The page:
Under the Covers  

April 30, 2006


In 1983, a group of Los Angeles musicians collectively dubbed "the Paisley Underground" -- an evocative description based on their fondness for '60s psychedelic sounds and fashions, though it was a tag they'd come to dislike as much as the rockers in Seattle a decade later would hate "grunge" -- joined together to cover some of the artists they loved most, including Bob Dylan, the Beach Boys, Buffalo Springfield and Big Star, on a memorable album called "Rainy Day."

Among those who participated in this indie-rock hootenanny were members of the Rain Parade, the Dream Syndicate and the Three O'Clock, all of whom remain cult heroes, though another group, the Bangles, actually went on to considerable success. The gorgeous vocals of Bangles leader Susanna Hoffs are one of the biggest charms on "Rainy Day," and now, more than two decades later, Hoffs has lent her voice to another collaborative covers album, the new "Under the Covers Vol. 1."

The new disc finds her and power-pop maestro Matthew Sweet paying homage to the Beatles ("And Your Bird Can Sing"), the Beach Boys ("The Warmth of the Sun"), Dylan ("It's All Over Now, Baby Blue"), Love ("Alone Again Or"), the Mamas and the Papas ("Monday, Monday") and Neil Young ("Cinnamon Girl"), among others.

Along with their '60s predecessors, the Paisley Underground bands were one of the influences that prompted Sweet to make albums of his own -- including 1991's classic "Girlfriend" -- and he says he always loved the "Rainy Day" album in particular. "I remember really fixating on Sue's voice on that record and thinking, 'Wow!' I really love that Dylan song 'I'll Keep It With Mine,' and she sang on it. That was always in my mind and when I got to know her later on, and I'd say to her, 'If you want to do anything, I'd love to produce you!' So that seed was always there."

Hoffs remembers it, too. "I called Matthew up about two years ago to sing with the Bangles one night at [the L.A. club] McCabes -- we were doing a fund-raiser -- and he mentioned to me during a break in rehearsal that he always wanted to produce a solo record for me," Hoffs adds. "He was thinking about his early days of listening to the 'Rainy Day' record, and that's how he first heard me.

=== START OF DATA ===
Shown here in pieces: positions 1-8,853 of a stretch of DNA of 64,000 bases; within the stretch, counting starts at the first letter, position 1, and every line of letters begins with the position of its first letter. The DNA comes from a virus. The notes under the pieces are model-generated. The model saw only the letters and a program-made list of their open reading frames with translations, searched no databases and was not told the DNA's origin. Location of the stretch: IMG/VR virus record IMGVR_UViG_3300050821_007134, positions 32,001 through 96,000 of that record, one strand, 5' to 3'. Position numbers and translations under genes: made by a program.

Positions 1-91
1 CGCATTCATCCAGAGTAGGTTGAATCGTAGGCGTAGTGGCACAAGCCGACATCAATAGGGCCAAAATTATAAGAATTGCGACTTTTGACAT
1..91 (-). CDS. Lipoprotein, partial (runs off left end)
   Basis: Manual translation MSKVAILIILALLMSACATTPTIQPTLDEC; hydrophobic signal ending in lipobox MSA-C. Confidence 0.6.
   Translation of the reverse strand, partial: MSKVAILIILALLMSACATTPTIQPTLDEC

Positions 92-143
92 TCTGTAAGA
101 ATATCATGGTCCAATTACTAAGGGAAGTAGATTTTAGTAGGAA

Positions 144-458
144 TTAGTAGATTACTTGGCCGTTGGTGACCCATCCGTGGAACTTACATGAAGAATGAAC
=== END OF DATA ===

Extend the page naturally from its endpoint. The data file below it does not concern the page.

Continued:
"When we decided to do this covers album, the thing that was so bizarre was that the first thing he said was, 'Well, what are your ideas about songs?' And I said, "What about 'She May Call You Up' by the Left Banke?' And he just went, 'That is so weird! That's the first one on my list!' He actually had a little handwritten list, as did I. We had both listed a ton of songs, and it was really fun trying them out. When you're obsessed with music from that time anyway, it's just so much fun to try and play those songs."

That sense of enthusiasm is palpable throughout "Under the Covers," which Hoffs and Sweet recorded at his L.A. home studio with help from talented accompanists such as drummer Rick Menck, legendary Beach Boys collaborator Van Dyke Parks and guitarists Ivan Julian, Greg Leisz and Richard Lloyd. While the two singers are clearly fans of the songs they tackled, they didn't hesitate to add their own unique stamp, and that sense of immediacy and inspiration, combined with a very vital and alive production, marks the album as more than a mere exercise in nostalgia.

"The challenge of living up to these songs was fantastic, special and magical," Hoffs says. "Many of the originals were done very quickly using what we would think of now as very primitive equipment, but there is so much heart, melody, sophistication and arrangement genius."

"When you say the album sounds 'vital and alive,' that's really what we were going after," Sweet says. "In some ways, we were pretty traditional about how we did everything, because we really wanted to capture what made these songs good in the first place, which is very often that sense of being 'vital and alive.' But I think it's worth stressing that it wasn't like we were fearing this giant mantle of, 'Oh my God, we're covering these amazing things and everyone is going to judge us.' We were sort of blissfully ignoring that and doing our own little thing."

Sweet, 41, and Hoffs, a 47-year-old mother of two with her husband, director Jay Roach, have both experienced the highs and lows of the music business, rising from the independent underground to mainstream success -- to a point where they are once again recording for the indies. (The Bangles' last new album, 2000's "Doll Revolution," was issued by Koch; Sweet's 2004 solo disc "Living Things" came out on RACM, and "Under the Covers" was released by Shout Factory.)

But both seem content with their place on the current music scene, appreciative of their enduring followings and no longer concerned about the pressures of pop stardom, and that vibe is the final ingredient that makes "Under the Covers" so much fun.

"I don't really know what I'm going to do with my next [solo] record -- if I need a label at all," Sweet says. "A couple of years ago, when we were promoting that Thorns record that I made with Pete Droge and Shawn Mullins, it was a thing where Columbia begged us to make this record, and we worked really, really hard and sold a couple of hundred thousand copies. But that was failure to everybody at the company, and it all just seems wrong."

Adds Hoffs: "Having been there and done that with all of the ways that records are put out and the kind of huge marketing machine that you go through ... Well, we've seen it all, and sometimes it works and sometimes it doesn't, and this time we just wanted to make this music for fun. We just wanted to make a record that we love, and we did, and I hope that everybody can hear that."